A vacuum of vast desert sprinkled with unique geological features and formations, the appropriately named Death Valley National Park is both enormous and ✨somewhat✨ interesting. While not the most eye-catching or “oohhh, ahhh” inducing National Park, it’s still worth a visit. Not only is Death Valley NP the hottest place ever recorded on Earth, it’s also home to the lowest point in North America – Badwater Basin. In addition, there are unique rock formations, natural arches, sand dunes, ultra-dark skies, colorful hills comprised of different minerals, remnants of the Wild West mining days, and, of course, the notorious sliding rocks.
Death Valley NP is the hottest, driest, and lowest National Park, as well as the largest in the Lower 48. The park’s entrance is a stone’s throw from Nevada, as it’s located in the furthest eastern portion of California, on the edge of Inyo County. We stayed in Pahrump, Nevada, the closest medium-sized city (fun fact: they film On Patrol: Live in Pahrump – it’s Nye County). We stayed at an Airbnb that unfortunately, I cannot recommend, so I won’t link it 😬. There are other Airbnbs, plus hotels in Pahrump, and lodging within the park – The Oasis at Death Valley (average $350 per night) and Stovepipe Wells Village (average $190 per night). If/when I return, I’ll stay at either of these locations.
The park itself is open 7 days a week, 24 hours a day, but the Furnace Creek Visitor Center, located approximately 15 miles from the park’s entrance, is open daily from 8am to 5pm. It houses a small museum, cafeteria, and movie theater, plus a miniature model of the entire park. I suggest coming here first to obtain a map and use the restroom, as all other restrooms located throughout are porta-potty style and not a great time. Be advised – the center is not near the entrance like most other National Parks, so you will have to backtrack to some locations if you visit it first.
Due to the park’s enormous size, there is quite a bit to do and see; however, most require long(ish) hikes or going off-roading. Some of the places that do NOT require long hikes or extreme off-roading are Badwater Basin, the Artists Palette and Artists Drive, Zabriskie Point, Harmony Borax Works, the Natural Bridge, the Mesquite Flat Sand Dunes, Salt Creek Interpretive Trail, and Father Crowley Vista Point- Rainbow Canyon. Many of these can fit into one day, if that is all the time you have.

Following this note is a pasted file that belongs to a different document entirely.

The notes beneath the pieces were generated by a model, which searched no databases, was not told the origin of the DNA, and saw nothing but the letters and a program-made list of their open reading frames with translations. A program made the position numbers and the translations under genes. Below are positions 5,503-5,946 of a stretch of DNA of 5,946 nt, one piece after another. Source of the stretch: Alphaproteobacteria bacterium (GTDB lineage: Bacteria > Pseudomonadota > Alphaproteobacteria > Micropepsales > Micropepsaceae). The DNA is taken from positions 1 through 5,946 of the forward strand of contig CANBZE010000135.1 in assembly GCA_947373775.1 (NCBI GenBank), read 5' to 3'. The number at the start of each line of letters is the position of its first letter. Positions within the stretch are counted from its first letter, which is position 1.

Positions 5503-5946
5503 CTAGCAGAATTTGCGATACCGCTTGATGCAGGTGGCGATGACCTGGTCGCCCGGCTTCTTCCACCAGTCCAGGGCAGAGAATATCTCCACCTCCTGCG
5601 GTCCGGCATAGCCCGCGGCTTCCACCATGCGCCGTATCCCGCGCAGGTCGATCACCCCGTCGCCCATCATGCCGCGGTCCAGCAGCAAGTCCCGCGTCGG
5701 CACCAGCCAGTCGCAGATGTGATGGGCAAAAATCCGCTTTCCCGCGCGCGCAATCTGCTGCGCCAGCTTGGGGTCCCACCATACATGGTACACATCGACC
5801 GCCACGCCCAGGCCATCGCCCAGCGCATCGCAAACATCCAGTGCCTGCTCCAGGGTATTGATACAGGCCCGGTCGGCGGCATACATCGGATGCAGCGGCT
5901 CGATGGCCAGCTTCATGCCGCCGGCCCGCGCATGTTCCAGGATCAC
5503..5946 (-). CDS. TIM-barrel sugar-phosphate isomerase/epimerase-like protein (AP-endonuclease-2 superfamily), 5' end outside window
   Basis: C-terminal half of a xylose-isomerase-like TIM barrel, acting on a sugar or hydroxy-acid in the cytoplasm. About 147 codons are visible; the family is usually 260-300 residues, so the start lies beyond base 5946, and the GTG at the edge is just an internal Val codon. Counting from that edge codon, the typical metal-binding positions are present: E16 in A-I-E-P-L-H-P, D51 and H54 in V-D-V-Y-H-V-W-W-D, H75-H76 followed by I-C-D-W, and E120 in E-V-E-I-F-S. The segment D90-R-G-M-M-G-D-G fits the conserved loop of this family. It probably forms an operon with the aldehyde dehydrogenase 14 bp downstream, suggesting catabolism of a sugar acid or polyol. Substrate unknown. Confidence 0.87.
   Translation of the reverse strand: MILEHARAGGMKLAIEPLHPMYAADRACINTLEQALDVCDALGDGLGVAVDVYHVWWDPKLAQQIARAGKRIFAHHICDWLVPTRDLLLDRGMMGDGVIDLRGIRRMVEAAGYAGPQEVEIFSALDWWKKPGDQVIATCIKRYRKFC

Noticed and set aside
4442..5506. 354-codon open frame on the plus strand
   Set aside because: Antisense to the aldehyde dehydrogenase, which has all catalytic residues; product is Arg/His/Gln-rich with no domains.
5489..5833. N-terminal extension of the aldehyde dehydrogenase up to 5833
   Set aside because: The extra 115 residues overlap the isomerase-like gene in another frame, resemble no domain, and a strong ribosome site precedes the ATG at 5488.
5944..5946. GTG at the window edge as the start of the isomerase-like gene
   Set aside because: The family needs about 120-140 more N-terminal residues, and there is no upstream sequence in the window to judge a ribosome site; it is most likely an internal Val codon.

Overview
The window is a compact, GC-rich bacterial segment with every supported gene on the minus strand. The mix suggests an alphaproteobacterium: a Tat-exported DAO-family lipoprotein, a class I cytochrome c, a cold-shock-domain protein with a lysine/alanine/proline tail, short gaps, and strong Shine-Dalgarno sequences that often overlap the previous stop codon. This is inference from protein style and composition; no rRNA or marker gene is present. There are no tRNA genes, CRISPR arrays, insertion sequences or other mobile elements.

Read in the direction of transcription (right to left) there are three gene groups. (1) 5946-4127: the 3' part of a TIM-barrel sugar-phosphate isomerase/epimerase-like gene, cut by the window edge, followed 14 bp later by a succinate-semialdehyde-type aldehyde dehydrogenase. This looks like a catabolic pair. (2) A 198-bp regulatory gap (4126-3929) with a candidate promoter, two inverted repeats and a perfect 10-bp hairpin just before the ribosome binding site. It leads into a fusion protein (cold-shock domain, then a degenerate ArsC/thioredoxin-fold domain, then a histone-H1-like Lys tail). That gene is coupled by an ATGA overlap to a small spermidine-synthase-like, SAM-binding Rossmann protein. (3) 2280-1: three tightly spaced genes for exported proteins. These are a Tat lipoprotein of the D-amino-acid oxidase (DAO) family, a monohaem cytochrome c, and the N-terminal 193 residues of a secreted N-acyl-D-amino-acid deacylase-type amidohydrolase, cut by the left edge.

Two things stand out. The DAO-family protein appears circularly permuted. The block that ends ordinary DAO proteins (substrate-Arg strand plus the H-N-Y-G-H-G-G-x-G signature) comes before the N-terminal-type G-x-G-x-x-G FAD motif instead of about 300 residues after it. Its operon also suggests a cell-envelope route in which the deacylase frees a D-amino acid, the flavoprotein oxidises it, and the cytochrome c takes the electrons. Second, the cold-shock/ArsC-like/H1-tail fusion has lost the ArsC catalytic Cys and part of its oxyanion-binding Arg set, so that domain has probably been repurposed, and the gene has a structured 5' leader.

More challenging hikes rated as “moderate” or “difficult”, as well as more extreme off-roading dirt roads include Ubehebe Crater Loop, Mosaic Canyon, Dante’s Ridge, Panamint Dunes, Telescope Peak, Echo Canyon, Titus Canyon Road, Hole in the Wall Road, Racetrack Road, and Steel Pass Road. There are far more of these difficult trails and far-out roads, with most requiring a 3 to 4-day stay within the park. One of the most well-known difficult areas to get to is The Racetrack, where the famous sliding rocks are located. The road is very rough, with good tires and 4-wheel drive usually required. Also, be advised, most of these locations lack cellphone service, bathrooms, or water stations.
We had only one day, plus my 6-year-old was with us, so doing any intense hikes or subjecting ourselves to harsh backroads in the vast desert with no cellphone service wasn’t an option. We chose to visit Badwater Basin, the Artists Palette and Artists Drive, Zabriskie Point, the Natural Bridge, and the Mesquite Flat Sand Dunes.
Hands down my favorite part was the Badwater Basin Salt Flat; check out my blog here – Badwater Basin Salt Flat: The Lowest Place in North America. 🙂. The hike to the Natural Bridge is a very easy, 1-mile, out-and-back trail, which takes approximately 45 minutes to complete. It goes slightly uphill, and the trail is rather rocky, but we all did it with ease (including my child). Artists Drive leading to Artists Palette is a must-do, as it affords you a nice reprieve in the car, away from the overbearing sun, while offering unique views of the colorful hills full of minerals like copper and zinc. It too takes approximately 45 minutes to complete and there are turnoffs at various points.
Zabriskie Point is located near the entrance and is a very easy point-of-interest. There’s a slight uphill, paved path that leads to benches, educational signs, and a wonderful look-out point. There are also numerous trails sprinkled nearby, so one could go much further than the actual look-out point. Another cool place to spend time is the Mesquite Flat Sand Dunes. You can build sandcastles or slide down the various dunes on sleds, or hike the 2-mile roundtrip, out-and-back, informal trail.
We attempted to make our way to Ubehebe Crater, but the drive was extremely far (one hour +) and it was towards the end of the day. Due to being hot and worn out, plus my dwindling gas tank, we ended up turning around halfway.
Overall, what is mentioned in this blog is truly the tip of the iceberg when it comes to Death Valley National Park. It’s the largest National Park in the lower 48 states within the United States and surpassed only by three located in Alaska. There are countless things to do and see, including sightseeing, hiking, camping, backcountry driving (off-roading), star gazing, mountain biking, backpacking, trail running, and more. It’s definitely a National Park that I’d recommend dedicating, at minimum, 3 days to. However, if you only have one day like us, I highly suggest checking out the places we did. Come and visit the hottest place on Earth (and the lowest place in North America) for yourself!